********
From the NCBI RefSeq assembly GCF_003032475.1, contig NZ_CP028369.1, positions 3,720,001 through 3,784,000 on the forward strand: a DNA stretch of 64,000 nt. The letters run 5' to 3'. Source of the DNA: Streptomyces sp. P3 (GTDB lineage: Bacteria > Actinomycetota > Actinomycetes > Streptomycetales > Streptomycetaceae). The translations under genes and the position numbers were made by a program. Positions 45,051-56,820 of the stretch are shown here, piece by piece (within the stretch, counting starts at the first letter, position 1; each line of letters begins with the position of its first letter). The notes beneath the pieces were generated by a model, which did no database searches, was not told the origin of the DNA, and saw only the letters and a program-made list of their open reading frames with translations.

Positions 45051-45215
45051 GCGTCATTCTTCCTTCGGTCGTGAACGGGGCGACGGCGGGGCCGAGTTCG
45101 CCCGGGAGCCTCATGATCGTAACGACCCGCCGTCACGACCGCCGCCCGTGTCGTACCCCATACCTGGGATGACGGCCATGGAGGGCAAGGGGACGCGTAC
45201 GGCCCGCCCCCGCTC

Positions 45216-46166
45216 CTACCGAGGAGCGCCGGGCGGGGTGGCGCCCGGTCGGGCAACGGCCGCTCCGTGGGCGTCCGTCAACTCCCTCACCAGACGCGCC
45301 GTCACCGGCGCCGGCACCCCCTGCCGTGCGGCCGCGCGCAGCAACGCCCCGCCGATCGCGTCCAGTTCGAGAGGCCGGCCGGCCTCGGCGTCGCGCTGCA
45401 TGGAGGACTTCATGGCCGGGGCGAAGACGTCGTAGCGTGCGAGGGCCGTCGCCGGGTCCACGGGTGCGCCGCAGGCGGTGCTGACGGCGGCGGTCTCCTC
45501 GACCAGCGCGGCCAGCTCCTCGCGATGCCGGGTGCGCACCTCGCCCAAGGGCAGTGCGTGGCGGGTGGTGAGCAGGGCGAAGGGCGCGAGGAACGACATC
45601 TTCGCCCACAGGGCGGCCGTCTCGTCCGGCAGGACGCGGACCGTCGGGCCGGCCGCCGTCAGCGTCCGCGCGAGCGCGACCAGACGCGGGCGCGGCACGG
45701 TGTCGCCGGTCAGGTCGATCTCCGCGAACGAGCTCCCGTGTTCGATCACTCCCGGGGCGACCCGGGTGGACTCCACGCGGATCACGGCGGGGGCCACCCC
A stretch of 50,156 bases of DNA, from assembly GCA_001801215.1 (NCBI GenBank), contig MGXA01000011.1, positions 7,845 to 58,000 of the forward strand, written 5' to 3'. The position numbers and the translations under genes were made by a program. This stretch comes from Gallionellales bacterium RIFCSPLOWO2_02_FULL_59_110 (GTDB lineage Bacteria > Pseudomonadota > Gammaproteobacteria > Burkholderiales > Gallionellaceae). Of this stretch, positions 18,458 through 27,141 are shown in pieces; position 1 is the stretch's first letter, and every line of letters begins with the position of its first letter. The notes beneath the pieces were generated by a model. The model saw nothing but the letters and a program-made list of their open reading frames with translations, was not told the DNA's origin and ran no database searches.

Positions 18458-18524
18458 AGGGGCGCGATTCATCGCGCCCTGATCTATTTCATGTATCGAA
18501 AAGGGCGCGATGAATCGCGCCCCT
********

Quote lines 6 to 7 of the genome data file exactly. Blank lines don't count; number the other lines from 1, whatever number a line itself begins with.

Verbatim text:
Positions 45216-46166
45216 CTACCGAGGAGCGCCGGGCGGGGTGGCGCCCGGTCGGGCAACGGCCGCTCCGTGGGCGTCCGTCAACTCCCTCACCAGACGCGCC